A couple weeks back there was an awesome article floating around about a girl who won a science fair by doing a project on drug sniffing dogs. It wasn’t awesome because she won. Nor was it awesome because she got to use the cool dogs. It was awesome because her daddy, a cop, helped her by using real cocaine.
I think it’s awesome that he can put over $1,000 worth of cocaine to work for a school project, don’t you? I mean, he has a badge and a gun, he can do whatever he wants. Isn’t that the way it should be? Just check an ounce of coke out of the evidence locker, and off to conduct grade school science projects we go. I don’t see how playing fast-and-loose with the evidence locker could hurt, do you? Gotta help daughter win this science project, after all.
If a loving father can’t take illegal narcotics to the school, well, then, how is he supposed to show his love, dammit.
But, I’ve got to call shenanigans on this whole project- she had an unfair advantage. I’m not talking about her being able to use the extremely expensive police dog, or illicit narcotics that other 4th graders didn’t have access to. I’m talking about the judges of this deal- I’m betting they don’t have any clue what they were doing.
See, I’m guessing those judges are just regular people. People like you. People like me. Regular people tend to operate under the assumption that drug sniffing dogs are awesome, because they are awesomely accurate.
I thought that for a long time. Then a couple things happened. First, I got this job and had to start taking a critical look at canine searches. Then, I brought home “Bacon” who is the world’s greatest Vizsla.
Puppy ownership is a bit of an eye opener. Bacon is bred to hunt and has an awesome nose- she’s only six months old and she can find a bird-scented toy buried in a pile of laundry two rooms away. It’s impressive to watch. On the other hand, she also loves to roll in poop and drink from the toilet. Not so impressive.
You know what she really loves to do? She loves to do whatever it is that she thinks I want her to do (if she thinks I have treats, anyway). She’d run through a wall if she thought I’d give her a treat afterwards.
I’ve noticed that, sometimes, when I hide her bird scented toy she’s paying as much attention to me as she is trying to “find the birdie.” She knows I know where it is. She also knows that I might give her a clue- by where I’m standing or where I’m looking. I can take a step or look a certain direction to help her if she gets frustrated. Of course, I can also send her in the wrong direction with that step or look if I’m trying to be mean. She goes where she thinks I want her to go.
Thankfully drug dogs are different, right? They are highly trained animals with keen senses and accurate noses. They don’t roll in poop or drink out of toilets. They look for stuff on their own, and don’t take inaccurate cues from their handlers. They go where the drugs are, not where they think their handlers think drugs might be. They never indicate on stuff without being right.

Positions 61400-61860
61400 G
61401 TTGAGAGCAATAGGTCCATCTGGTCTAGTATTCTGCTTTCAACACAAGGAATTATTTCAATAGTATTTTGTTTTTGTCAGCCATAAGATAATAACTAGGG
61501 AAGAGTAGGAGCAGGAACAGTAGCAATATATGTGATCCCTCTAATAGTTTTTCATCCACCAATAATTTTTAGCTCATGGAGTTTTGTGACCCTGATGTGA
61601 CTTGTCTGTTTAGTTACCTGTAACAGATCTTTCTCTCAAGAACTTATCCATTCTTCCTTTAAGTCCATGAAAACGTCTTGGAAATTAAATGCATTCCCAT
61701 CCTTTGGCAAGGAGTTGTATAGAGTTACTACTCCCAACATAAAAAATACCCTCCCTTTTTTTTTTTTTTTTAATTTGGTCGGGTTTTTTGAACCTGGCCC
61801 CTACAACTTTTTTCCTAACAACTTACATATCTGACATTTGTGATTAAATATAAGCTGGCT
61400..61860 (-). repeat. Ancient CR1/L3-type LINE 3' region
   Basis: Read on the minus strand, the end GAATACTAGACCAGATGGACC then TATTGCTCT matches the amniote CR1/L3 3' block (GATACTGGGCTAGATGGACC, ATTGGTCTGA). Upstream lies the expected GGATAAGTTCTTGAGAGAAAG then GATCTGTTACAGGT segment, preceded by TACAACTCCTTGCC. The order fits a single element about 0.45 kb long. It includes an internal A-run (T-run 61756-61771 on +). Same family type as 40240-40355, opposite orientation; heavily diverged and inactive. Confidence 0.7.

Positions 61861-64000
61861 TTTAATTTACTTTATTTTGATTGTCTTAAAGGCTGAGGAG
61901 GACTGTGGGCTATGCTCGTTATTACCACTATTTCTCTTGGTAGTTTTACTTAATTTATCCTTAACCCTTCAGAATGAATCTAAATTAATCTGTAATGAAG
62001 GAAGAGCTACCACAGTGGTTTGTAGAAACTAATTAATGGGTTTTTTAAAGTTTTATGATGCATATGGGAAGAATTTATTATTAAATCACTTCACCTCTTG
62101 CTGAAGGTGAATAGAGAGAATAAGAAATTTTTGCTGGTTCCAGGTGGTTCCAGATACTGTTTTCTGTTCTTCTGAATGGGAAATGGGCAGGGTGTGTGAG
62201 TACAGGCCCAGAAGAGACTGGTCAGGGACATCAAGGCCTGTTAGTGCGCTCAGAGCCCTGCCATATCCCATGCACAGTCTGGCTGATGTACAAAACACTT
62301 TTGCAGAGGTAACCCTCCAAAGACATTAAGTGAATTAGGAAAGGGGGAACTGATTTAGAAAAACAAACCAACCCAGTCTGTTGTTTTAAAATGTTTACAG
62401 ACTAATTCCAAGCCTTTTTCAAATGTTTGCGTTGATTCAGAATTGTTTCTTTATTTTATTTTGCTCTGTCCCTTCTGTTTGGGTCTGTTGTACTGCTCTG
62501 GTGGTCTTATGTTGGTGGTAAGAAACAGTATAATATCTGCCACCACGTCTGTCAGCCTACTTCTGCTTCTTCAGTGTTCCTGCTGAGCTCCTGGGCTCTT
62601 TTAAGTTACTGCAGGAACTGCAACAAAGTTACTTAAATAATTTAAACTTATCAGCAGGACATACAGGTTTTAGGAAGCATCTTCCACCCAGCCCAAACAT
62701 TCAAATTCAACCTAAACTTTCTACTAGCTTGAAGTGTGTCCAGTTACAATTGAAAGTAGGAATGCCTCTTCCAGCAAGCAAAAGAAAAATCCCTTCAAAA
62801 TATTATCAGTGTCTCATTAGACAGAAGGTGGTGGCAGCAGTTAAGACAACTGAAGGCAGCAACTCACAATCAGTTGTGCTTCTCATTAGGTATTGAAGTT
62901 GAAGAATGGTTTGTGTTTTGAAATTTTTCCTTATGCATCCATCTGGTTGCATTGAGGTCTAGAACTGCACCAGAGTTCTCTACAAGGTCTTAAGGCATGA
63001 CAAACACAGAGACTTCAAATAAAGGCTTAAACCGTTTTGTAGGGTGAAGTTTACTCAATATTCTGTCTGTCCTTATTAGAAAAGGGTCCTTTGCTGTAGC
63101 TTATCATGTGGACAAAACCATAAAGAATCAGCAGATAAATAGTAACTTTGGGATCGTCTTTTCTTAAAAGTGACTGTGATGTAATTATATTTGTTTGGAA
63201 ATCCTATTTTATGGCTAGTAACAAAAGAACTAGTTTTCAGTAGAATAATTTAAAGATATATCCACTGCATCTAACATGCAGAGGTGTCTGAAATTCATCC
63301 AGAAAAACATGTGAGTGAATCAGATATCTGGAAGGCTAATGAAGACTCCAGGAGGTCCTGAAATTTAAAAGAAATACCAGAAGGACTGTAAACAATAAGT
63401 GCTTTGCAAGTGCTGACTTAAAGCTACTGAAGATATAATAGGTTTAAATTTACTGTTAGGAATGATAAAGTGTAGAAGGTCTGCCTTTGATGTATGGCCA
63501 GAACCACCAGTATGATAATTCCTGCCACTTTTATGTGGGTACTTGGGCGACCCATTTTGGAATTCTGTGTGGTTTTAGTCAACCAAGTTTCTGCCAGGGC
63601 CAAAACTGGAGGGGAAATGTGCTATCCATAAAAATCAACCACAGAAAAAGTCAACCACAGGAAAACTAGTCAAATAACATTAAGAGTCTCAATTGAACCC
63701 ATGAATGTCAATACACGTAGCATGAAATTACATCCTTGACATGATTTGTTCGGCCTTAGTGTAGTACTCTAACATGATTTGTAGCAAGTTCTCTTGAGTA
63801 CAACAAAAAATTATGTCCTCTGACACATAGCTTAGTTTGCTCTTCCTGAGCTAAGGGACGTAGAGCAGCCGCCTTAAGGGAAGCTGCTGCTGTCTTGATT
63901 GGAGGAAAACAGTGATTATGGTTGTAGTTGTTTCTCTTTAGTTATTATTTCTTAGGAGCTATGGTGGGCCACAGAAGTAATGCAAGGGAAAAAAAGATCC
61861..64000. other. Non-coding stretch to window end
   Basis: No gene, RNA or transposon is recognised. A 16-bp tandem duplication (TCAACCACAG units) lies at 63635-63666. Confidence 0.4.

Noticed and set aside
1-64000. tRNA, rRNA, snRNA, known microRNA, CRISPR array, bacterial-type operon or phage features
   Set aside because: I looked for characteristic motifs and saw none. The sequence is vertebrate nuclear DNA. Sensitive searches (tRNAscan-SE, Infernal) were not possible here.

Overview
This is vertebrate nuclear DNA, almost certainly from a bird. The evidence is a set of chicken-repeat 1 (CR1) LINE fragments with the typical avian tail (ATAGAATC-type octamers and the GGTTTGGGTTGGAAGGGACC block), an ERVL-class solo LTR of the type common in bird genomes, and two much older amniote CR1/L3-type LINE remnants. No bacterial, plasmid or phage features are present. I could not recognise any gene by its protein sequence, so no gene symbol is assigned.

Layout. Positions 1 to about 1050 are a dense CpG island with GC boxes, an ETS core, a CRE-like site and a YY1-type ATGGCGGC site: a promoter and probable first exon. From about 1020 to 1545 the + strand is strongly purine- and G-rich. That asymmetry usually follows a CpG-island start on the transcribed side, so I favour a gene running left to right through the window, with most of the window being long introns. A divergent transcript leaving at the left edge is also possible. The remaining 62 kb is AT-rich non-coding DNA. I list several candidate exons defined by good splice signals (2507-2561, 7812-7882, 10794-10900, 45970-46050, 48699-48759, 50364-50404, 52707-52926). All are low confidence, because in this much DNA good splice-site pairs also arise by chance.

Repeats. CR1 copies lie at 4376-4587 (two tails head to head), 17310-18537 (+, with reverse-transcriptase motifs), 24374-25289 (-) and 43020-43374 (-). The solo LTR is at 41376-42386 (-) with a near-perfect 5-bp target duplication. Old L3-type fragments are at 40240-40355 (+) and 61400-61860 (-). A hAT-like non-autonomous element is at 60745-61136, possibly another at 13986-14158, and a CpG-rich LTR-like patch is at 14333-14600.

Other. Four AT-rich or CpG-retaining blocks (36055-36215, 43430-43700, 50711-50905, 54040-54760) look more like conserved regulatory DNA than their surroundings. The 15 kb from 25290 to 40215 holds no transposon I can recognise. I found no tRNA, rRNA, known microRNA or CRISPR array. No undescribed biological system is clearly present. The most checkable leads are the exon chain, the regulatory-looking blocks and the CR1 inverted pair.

I guess the one exception might be the bomb sniffing dogs that the Law Dude posted to facebook:
But those have to be the only exceptions. Clearly. I mean if they weren’t, this border patrol agent couldn’t possibly testify under oath that the dog is never really wrong:
“There is no such thing as a false alert.”
Wait, wait, wait. What about that study that found that the dogs can be wrong up to 80% of the time? Thankfully those people are from Australia. Since their toilets flush backwards, their dogs are probably backwards too. So, if their dogs are wrong 4 out of 5 times, that means ours are correct at least 4 out of 5, right? Those people probably don’t even let their 10 year old daughters use cocaine in science projects. Of course their dogs are wrong.
But, our dogs are always right. That’s what I used to think. That’s what the border patrol agent testified to. More importantly, I’m guessing that’s what the judges at the science fair for the 10 year old girl thought. Of course you’re going to win when everybody just assumes the accuracy of your project.
Maybe I shouldn’t really care. Maybe it’s not a big deal if the cops want to pull you over for speeding but make you wait for a half hour while they run the dog around your car. I’m sure all your neighbors driving by and seeing you out there are thinking, “It’s ok, the dog might be wrong” and not, “Wow, I didn’t know she was a drug dealer!”
The Supreme Court is about to decide two big cases regarding searches with dogs. Their past dog search decisions haven’t exactly embraced the idea that these dogs may “false indicate” based on a handler’s cue, and that innocent people end up being embarrassed when the police search their car for no reason. Given that the fourth amendment prohibits “unreasonable searches” it’s hard to believe our founders intended to give the cops the right to toss through the underwear in your luggage because some toilet-drinking hound started scratching at your car.
I’m not saying that dogs, when properly trained and handled, aren’t incredibly accurate or useful tools. Anybody who has ever watched a good gun dog in the field knows this. What I am saying is that there’s a history in this country (and Australia) of canines not being used correctly when it comes to searches and seizures.
Bacon the Vizsla likes to chase after a squeaky piggy toy, eat paper towels, roll around in smelly stuff, and do whatever she can to get treats. So do those trained dogs. Perhaps your Supreme Court shouldn’t assume they’re any more accurate than anything else that rolls in poop.